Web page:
Relationship: Child of im/migrant
The Badnjak wrapped in colored string
The Badnjak wrapped in colored string

January 6th, Badnje Vece (Christmas Eve), a day I look forward to every year, but one thing about it always stands out, “The Badnjak.” The Badnjak is a giant oak tree picked out on the morning of Christmas Eve. It is decorated with candy and strings, after the church service the priest will toss holy water and wheat at the tree and the people. Then the Badnjak is taken outside to be lit on fire while everyone gathers around. The tree branches are left from the Badnjak and wrapped in 3 strings, each in a different color: red, blue, and white. The colors of the strings represent the Serbian flag and the tradition of carrying the Badnjak into our home. The Badnjak is a primary aspect of Christmas Eve, as the Badnjak means happiness, love, and riches for the following year. Ever since I was little, watching the Badnjak was a vivid memory. The number of people that would come to church was always more than any day in the year. It was a day almost everyone never missed to attend and celebrate. I remember being excited to see all the Serbians in one place all saying “Srecno Badnje Vece” (Happy Christmas Eve) to each other. Seeing all the kids grabbing the candy from the Badnjak before it is lit. All the parents kissing each other three times on each cheek as a greeting. Badnje vece was always a night to witness my culture and make me proud of it. Badnji Dan was a day of fasting to welcome Christmas Day with a dish of either lamb or pig to break the fast. The “Badnjak” will always remain meaningful to me, as it represents my parent's story and the culture I am extremely proud of.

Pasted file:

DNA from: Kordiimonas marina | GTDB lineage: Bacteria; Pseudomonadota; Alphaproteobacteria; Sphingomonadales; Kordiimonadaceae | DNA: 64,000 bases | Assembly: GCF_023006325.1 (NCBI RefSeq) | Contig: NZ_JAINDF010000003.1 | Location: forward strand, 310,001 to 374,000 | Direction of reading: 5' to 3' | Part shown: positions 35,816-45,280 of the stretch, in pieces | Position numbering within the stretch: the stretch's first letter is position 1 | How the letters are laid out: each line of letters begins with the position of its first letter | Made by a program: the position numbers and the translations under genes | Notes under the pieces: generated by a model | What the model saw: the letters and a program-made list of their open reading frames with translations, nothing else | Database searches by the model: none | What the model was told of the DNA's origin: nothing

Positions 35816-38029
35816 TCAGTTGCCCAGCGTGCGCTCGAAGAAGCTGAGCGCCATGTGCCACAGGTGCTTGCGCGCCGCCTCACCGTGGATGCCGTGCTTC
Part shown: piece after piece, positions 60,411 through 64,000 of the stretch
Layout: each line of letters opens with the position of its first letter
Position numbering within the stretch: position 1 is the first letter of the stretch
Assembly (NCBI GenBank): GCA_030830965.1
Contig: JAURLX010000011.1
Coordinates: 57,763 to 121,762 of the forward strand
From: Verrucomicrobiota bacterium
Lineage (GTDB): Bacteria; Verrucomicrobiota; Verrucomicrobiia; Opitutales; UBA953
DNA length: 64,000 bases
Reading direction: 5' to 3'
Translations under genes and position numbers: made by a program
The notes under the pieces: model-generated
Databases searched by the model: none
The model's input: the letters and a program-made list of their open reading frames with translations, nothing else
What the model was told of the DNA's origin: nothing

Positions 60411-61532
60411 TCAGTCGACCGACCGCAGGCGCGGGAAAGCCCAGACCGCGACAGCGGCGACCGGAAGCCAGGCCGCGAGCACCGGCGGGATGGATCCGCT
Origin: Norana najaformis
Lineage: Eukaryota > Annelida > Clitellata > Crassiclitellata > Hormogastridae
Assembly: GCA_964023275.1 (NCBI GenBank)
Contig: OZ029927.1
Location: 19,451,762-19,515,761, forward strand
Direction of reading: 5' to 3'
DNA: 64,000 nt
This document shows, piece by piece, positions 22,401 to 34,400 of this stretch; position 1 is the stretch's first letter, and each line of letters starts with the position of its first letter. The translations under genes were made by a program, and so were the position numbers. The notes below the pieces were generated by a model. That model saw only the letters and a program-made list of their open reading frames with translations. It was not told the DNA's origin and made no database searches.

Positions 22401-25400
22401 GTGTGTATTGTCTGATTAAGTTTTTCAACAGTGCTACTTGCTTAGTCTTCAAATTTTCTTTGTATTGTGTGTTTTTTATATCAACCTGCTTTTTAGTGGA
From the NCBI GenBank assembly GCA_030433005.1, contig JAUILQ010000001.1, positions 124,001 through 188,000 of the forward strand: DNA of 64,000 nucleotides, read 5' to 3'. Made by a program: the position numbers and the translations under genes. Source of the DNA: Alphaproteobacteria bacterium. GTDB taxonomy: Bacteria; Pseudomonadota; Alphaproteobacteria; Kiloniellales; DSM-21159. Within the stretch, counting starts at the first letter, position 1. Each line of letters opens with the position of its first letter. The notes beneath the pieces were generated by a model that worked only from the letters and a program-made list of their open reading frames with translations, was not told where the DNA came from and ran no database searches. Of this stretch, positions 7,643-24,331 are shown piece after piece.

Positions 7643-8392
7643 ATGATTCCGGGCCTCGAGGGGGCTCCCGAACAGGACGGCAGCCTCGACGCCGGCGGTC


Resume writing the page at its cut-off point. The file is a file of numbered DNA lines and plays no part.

Place(s): Las Vegas and Serbia

– Elena Avram

Relationship:  Child of im/migrant Child of im/migrant